WIUM Tristates Public Radio

If It Bleeds Does It Still Lead?

May 9, 2017

Police departments can quickly disseminate information to the public through various social media sites.  That has the Shop Talk panel wondering whether journalists should de-emphasize their coverage of police blotter items.  The issue was also recently raised on the website for CJ&N, which is a media market research company.

Panelist Will Buss said two sections of the newspaper where he most recently worked generated the most interest from readers: obituaries and the police blotter.  He believes readers are just naturally curious about cop shop stuff.  He said there was always a demand for crime stories that included details and there was even demand for general rundowns of the police blotter.

Buss also said the social media posts from police departments can help reporters learn about what’s happening and help them to do a better job of covering crime in the community.

Panelist Jasmine Crighton thinks police blotter stories are more valuable for media in smaller communities because people in those communities often know each other and want to hear about what’s happening and whether it involves their neighbors.  She said that’s not the case in larger cities so there is less interest in routine crime stories.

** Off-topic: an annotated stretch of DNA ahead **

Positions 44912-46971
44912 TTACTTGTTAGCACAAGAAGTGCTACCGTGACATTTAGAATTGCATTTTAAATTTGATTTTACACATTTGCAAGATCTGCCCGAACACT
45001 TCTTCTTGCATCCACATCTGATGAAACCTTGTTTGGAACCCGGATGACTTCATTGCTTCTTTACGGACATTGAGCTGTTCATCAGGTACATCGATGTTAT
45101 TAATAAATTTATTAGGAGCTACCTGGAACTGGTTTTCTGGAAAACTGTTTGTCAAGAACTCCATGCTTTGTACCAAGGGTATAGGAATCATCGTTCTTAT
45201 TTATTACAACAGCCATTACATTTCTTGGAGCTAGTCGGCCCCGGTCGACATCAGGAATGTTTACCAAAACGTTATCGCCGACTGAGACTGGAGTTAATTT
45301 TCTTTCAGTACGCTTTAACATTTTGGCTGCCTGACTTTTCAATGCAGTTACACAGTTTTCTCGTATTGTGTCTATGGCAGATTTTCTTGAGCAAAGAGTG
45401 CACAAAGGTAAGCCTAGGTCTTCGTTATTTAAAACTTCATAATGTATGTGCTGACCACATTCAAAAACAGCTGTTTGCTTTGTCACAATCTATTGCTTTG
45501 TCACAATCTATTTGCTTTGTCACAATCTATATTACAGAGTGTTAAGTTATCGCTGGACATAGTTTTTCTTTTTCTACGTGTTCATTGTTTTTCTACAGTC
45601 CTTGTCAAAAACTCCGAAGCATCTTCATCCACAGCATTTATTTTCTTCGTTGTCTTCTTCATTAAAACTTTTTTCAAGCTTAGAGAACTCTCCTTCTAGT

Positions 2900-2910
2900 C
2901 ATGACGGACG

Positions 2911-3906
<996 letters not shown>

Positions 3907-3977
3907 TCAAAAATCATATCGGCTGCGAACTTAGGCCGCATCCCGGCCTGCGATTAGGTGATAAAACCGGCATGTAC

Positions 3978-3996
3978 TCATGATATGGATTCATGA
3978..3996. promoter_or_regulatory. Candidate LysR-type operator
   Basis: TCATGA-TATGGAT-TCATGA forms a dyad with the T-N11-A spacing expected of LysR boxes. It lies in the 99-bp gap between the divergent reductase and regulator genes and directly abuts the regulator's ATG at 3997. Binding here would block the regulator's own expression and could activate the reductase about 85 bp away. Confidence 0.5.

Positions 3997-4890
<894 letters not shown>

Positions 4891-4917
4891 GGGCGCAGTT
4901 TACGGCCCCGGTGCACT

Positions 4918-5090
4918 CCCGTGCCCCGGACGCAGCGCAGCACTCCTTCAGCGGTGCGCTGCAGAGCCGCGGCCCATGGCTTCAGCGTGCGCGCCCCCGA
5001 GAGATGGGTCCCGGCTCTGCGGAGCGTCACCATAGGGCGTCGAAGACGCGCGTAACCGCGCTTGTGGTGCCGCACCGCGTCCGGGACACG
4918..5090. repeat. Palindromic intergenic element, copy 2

Crighton said TV newsrooms are less equipped to cover routine crimes because reporters often need to turn around several stories in a single day to help fill a multitude of newscasts.  But she said it’s still valuable to cover the general issue of crime no matter the size of the market.

Panelist Rich Egger said TSPR prefers to focus on issues that of are wider interest and have greater impact on the community than daily police blotter items.  But he agreed with Crighton regarding the point of covering the general issue of crime.

Egger said police postings to social media sites might not always paint a complete picture, so he believes there is still a place for news organizations that want to focus on police blotter stories and are willing to dig for more details.

Jasmine Crighton is News Director of NEWS3 at Western Illinois University and Will Buss is the Director of Student Publications at WIU.

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